R.I.P. Philippe Noiret and Jeremy Slate. Noiret was an excellent actor and appeared in many movies directed by Bertrand Blier and Bertrand Tavernier. Noiret starred in one of my favorite films, Cinema Paradiso.

Jeremy Slate teamed with Ron Ely for the TV show The Aquanauts, an Ivan Tors (Sea Hunt) production about 2 divers. The Aquanauts series then became Malibu Run, as Slate and Ely solved crimes on land.

Slate was a good villain and was in the biker movies The Born Losers, a Billy Jack movie (Tom Laughlin, Dir.) and Hell's Angels '69, a movie he co-wrote. He was also in Girls!Girls!Girls!, an Elvis film.

Slate was in the soap One Life to Live (as Chuck Wilson). References used: Alex McNeil's Total Television and VideoHound's Cult Flicks & Trash Pics.

Fallen Angel is a 139-minute documentary (Rhino) by Gandulf Hennig, a German director and fan of Gram Parsons. Cecil Ingram Connor III (son of 'Coon Dog' Connor) was born in Winter Haven, Florida on 11/5/46 (my birth year). He became Gram Parsons after his widowed mom married Robert Parsons. Gram's dad committed suicide when he was 12.

The movie is an unvarnished look at Parsons who replaced David Crosby in the Byrds and also stole away Crosby's girlfriend Nancy Lee Ross with whom Gram had daughter Polly. Crosby must be a very forgiving man since he's on the Return of the Grievous Angel tribute CD singing a duet with Lucinda Williams on the title track.

In his short 26 years, Parsons wrote a lot of great songs: Ooh Las Vegas, Sin City, She, Hot Burrito #1, Hickory Wind and In My Hour of Darkness.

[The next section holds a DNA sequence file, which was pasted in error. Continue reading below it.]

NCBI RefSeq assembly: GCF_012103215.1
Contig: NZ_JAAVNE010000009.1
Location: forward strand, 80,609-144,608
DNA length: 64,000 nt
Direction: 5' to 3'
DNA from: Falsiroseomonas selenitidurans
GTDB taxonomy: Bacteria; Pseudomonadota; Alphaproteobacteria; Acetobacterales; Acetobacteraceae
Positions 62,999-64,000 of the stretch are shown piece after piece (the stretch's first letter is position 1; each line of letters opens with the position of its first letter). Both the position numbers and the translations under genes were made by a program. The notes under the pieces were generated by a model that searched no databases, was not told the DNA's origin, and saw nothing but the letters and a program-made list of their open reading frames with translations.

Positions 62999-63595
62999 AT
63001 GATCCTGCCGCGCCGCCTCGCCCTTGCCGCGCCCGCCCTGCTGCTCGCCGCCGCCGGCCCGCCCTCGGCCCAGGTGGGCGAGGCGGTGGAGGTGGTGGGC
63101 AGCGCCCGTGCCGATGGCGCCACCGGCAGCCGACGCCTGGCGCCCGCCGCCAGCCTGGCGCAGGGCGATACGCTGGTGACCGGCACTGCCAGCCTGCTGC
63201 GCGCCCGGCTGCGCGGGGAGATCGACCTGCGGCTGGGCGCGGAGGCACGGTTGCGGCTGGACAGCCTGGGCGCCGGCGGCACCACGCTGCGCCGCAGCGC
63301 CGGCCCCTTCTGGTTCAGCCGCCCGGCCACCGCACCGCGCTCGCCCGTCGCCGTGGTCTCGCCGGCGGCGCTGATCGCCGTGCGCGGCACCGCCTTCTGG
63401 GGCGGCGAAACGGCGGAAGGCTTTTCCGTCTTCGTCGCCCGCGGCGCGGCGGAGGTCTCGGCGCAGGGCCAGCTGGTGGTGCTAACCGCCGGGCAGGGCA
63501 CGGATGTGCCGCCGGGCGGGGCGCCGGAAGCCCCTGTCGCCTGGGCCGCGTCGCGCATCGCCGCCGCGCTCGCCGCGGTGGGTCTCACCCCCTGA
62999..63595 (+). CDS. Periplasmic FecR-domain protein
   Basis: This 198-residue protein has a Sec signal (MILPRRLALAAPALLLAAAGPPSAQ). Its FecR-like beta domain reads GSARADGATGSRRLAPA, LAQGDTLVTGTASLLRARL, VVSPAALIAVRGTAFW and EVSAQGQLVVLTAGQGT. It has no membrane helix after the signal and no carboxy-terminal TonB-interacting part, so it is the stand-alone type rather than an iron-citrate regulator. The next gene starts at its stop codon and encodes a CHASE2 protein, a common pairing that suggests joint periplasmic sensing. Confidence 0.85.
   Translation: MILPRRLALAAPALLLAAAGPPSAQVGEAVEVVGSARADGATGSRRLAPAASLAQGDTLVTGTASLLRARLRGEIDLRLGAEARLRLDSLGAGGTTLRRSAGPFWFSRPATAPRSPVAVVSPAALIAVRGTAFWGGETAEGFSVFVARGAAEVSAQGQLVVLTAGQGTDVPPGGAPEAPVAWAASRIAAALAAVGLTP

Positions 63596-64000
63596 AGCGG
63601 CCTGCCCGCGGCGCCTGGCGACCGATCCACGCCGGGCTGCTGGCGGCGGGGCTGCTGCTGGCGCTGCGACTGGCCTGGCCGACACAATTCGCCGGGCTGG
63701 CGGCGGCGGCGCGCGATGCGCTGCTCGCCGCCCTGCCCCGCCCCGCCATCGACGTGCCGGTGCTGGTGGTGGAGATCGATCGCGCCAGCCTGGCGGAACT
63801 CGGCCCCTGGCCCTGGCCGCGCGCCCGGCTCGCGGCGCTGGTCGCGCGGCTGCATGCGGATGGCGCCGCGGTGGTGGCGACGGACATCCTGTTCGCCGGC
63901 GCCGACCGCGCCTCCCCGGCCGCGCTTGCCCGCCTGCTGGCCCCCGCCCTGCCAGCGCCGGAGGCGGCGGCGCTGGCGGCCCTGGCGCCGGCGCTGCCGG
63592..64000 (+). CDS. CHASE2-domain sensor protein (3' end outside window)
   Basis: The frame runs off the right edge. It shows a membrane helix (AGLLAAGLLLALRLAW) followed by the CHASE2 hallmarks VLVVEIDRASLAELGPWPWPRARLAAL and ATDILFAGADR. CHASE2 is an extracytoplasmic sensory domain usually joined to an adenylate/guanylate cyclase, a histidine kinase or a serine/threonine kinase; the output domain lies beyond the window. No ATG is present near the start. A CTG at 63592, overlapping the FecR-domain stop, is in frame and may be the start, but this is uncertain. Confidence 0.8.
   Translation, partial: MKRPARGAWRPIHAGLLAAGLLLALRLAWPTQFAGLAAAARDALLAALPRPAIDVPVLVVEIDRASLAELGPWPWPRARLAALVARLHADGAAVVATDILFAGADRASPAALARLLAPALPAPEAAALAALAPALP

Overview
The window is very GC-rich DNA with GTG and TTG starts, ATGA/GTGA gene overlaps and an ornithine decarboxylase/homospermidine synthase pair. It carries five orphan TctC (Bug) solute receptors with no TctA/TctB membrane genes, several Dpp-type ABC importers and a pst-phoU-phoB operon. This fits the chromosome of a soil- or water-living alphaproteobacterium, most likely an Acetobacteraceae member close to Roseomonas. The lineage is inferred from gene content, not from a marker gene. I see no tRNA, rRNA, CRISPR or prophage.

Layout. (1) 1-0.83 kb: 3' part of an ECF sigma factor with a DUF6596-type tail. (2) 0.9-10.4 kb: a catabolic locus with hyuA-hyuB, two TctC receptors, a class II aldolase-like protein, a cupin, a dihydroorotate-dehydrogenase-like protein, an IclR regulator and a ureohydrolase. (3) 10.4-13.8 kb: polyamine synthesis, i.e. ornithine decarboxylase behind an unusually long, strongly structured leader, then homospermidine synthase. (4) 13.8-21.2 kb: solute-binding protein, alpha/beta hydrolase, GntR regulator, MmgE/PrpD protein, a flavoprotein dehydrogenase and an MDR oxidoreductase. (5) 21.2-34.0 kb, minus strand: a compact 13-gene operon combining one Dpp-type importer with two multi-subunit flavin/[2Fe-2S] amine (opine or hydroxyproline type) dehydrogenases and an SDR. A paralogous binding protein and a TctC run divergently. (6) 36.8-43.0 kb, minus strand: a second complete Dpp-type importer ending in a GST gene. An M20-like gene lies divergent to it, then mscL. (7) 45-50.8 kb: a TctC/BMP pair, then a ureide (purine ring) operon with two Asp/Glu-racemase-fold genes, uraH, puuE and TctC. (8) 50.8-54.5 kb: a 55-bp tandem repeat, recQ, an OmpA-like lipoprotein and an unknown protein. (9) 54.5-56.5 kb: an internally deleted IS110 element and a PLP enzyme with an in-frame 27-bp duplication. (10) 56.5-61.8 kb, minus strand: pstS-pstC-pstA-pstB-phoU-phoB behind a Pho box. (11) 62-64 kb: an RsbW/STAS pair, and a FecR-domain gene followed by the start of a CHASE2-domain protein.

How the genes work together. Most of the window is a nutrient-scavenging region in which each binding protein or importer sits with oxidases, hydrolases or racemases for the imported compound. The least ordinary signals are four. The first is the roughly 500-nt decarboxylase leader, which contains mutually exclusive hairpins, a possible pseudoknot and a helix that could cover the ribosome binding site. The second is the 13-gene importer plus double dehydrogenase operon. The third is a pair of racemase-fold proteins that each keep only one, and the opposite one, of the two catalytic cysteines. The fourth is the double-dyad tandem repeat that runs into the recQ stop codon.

He was briefly with the Byrds (he wouldn't go on tour to apartheid South Africa), started the Flying Burrito Brothers with ex-Byrd Chris Hillman and went solo with Emmylou Harris singing on his songs. Keith Richards became a friend and gave Parsons the song Wild Horses to record. Parsons also spent time at Richards' villa in the South of France during the making of Exile On Main Street. There is mention of that in a recent Rolling Stones issue but I guess I'll have to get Robert Greenfield's book for more.

Director Hennig was allowed access to Parsons' family and so this is the first in-depth look at the life of the Cosmic Cowboy whose star burnt out too soon.

The interviews with family members and band mates like Chris Hillman and Bernie Leadon, once with the Eagles, are illuminating. There is an interview with Parsons' road manager Phil Kaufman, who rented a hearse, went to LAX and convinced airport authorities to let him take Parsons' coffin. When they attended the funeral of ex-Byrd Clarence White, Parsons said 'never let that happen to me' which Kaufman interpreted as him wanting to be burned at Joshua Tree National Park. Kaufman lit the body on fire with 5 gals. of Hi-Test (didn't want Gram to ping)

As Emmylou Harris says, Gram's legacy should be the songs he wrote. He died 9/19/73 at 26.